Now to find out why The Telling of Lies was saying hello so urgently this morning. I think it might have something to do with going out on literary limbs. The timing would be right for such a “message.” I have no other way of knowing except to dive in and re-read. And then to assume my position at the dining table tomorrow morning at 5.

I wonder where you like to read and where you love to write?

South North

Jane welcomes us in a brimmed hat and leads us into the garden we will eat from all evening. Those delicious Niagara ions are in the air, softening any edges one might have. The repeated (accidental) cruises through Niagara on the Lake aside, we loved our drive along the Parkway en route.

The dog is particularly enamoured with the squash labyrinth, which promises all manner of late summer delights. Tomatoes plump on vines and eggplants shimmer darkly under thick leaves. The popcorn patch stands regal as it waits for the perfect harvest time. To think that this is where we will be for hours and hours. We are in a little corner of heaven.

We all help to prepare the giant meal of vegetables and laugh as we do so. It’s a perfect afternoon and evening, so there is no dramatic arc to this story, no hairpin in the narrative where an unwelcome guest arrives and drops a bomb, emotional or otherwise.

The kitchen has been a factory of sorts, pumping out peach chutney and salsa just the day before. There is some chopping and some blanching and some purging. Slices of things are plunged into salt water and wherever possible, peels are left on. Fried green tomatoes are prepared vegan-style and greens are sautéed. We discuss the possibilities for an eggplant. Whether to grill or bake, whether the baba ganoush will dollop onto a seared round or not. We decide to keep the eggplant virginal. Jane makes the most insanely delicious “fried rice” out of cauliflower and fresh peas and chopped fresh beet and shaved corn. It would feed anyone on any diet happily. By the time we pile our plates with the bounty of the harvest the sun has set and we sit in candlelight on their amazing back porch. There are 5 of us plus Hank and there is so much laughter. By midnight, Hank is asleep on the floor and only the drive back home prompts us to say good-bye.

The week-end before I was at a beautiful writers’ retreat in Northern Ontario, mindful of crisp blue sky and a decadent tastiness to the air. Heavy rocks hunched down over the highway as we traveled to our destination and the forests were thick with pine and cedar and it was a whole other world. I had the distinct pleasure of leading a small but hugely talented group of writers through 3 and a half days of creative exploration. Meals eaten in the screened-porch dining room were delicious and it is a property dear to our hearts, this land on the Spanish River, owned and operated by Beth Mairs of BAM Spanish Riviera. By sheer happenstance, the writers were all women and there was an amazing feeling of adventure and security. I was reminded that one of my favourite sounds in the world is pens scratching with abandon on paper. While I may occasionally trigger that sound with a prompt or an idea, the freedom of the scribble is all about the writer’s willingness to voyage out into unknown terrain.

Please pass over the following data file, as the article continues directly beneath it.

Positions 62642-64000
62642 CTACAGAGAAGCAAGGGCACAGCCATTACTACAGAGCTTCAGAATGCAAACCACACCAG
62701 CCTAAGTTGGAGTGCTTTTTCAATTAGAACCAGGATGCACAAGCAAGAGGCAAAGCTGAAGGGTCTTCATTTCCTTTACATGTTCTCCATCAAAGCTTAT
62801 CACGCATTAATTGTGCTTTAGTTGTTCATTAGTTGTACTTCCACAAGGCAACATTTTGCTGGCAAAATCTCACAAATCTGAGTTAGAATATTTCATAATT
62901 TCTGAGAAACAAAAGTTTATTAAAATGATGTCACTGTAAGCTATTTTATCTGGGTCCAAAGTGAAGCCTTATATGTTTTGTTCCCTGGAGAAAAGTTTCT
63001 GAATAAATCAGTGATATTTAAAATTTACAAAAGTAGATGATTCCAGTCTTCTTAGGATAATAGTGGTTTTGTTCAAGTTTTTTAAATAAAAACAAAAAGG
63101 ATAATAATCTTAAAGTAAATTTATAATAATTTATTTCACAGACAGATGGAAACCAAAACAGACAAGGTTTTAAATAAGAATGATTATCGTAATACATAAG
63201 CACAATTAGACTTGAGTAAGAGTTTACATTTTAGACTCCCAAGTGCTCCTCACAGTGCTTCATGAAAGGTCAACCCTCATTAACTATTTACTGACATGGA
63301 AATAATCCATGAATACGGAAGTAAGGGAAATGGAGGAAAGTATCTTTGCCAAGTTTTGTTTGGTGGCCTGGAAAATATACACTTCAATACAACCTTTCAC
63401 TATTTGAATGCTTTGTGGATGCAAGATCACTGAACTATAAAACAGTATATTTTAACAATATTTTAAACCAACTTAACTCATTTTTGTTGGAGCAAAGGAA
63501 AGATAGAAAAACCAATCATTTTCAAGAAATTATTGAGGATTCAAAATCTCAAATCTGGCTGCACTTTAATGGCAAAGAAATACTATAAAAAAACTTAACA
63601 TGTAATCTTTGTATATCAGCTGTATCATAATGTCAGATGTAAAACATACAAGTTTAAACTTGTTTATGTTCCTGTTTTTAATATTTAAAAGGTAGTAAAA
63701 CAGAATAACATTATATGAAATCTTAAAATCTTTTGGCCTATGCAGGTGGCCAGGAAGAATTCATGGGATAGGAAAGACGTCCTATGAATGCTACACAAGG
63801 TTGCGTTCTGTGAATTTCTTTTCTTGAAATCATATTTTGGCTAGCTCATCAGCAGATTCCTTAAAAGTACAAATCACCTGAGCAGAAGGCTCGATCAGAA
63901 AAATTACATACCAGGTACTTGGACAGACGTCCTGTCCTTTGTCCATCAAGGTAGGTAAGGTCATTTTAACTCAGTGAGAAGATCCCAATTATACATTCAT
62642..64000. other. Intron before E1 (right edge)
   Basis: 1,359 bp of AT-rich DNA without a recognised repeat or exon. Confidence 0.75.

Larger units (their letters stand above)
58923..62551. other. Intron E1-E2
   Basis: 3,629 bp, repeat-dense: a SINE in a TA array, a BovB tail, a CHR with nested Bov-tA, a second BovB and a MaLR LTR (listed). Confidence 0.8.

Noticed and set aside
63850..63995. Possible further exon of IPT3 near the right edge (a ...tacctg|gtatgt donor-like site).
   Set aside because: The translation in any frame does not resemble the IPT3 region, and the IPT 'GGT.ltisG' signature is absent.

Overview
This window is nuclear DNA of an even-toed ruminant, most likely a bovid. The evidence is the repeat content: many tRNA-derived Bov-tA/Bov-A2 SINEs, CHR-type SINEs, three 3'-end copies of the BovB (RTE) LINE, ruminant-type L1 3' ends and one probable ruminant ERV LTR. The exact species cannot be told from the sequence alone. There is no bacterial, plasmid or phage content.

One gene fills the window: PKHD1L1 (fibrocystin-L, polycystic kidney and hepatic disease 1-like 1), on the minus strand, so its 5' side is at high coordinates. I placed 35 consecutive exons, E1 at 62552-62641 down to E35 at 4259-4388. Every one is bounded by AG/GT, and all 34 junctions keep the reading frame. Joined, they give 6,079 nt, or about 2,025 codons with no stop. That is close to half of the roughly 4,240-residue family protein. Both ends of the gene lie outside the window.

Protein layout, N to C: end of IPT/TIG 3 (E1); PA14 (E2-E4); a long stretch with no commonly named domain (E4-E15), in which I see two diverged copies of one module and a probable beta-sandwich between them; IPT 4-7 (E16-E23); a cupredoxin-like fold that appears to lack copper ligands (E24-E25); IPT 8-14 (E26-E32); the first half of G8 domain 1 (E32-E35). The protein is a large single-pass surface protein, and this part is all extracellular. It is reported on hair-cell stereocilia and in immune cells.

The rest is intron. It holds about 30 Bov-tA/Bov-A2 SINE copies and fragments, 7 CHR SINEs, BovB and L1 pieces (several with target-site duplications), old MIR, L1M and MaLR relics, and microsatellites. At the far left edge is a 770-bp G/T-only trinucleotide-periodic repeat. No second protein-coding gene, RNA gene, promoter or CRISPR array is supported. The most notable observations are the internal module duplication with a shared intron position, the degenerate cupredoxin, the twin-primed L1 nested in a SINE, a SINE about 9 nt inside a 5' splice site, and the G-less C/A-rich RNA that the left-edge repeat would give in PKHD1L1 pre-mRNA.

We are definitely having a summer wherein we get to explore our new home in southern Ontario and return to our former home in Sturgeon Falls. There are weddings and babies en route and there is something magical about moving between peach orchards and escarpment trails to the incomparable rock faces of the northern highways. Keeping us mindful of where we came from and where we have come to, we never stop feeling intrepid. Everything is new, from first world problems like finding a new hairdresser to navigating new friendships, a fine art after the age of 40.

And now, back to work on the project I have promised myself will be done, and handed over to another party, by the auspicious date of Thanksgiving.

Essay: Hi, Helen

(c) Marnie Woodrow 2014

We both hated eggplant. Both loved Leonard Cohen. We were both born under the astrological sign of Aries. All this I learned in the basement laundry room of the apartment building where we both lived—imagine—on the fourth floor. She was camped out at the little café-style table: cookies, cigarettes, crossword puzzles, cane. She found it easier to just stay down there, do her laundry in one go and haul it back upstairs. I didn’t offer to help. Something about her demeanor said I am just fine thank you very much. I said I hoped we’d bump into each other again.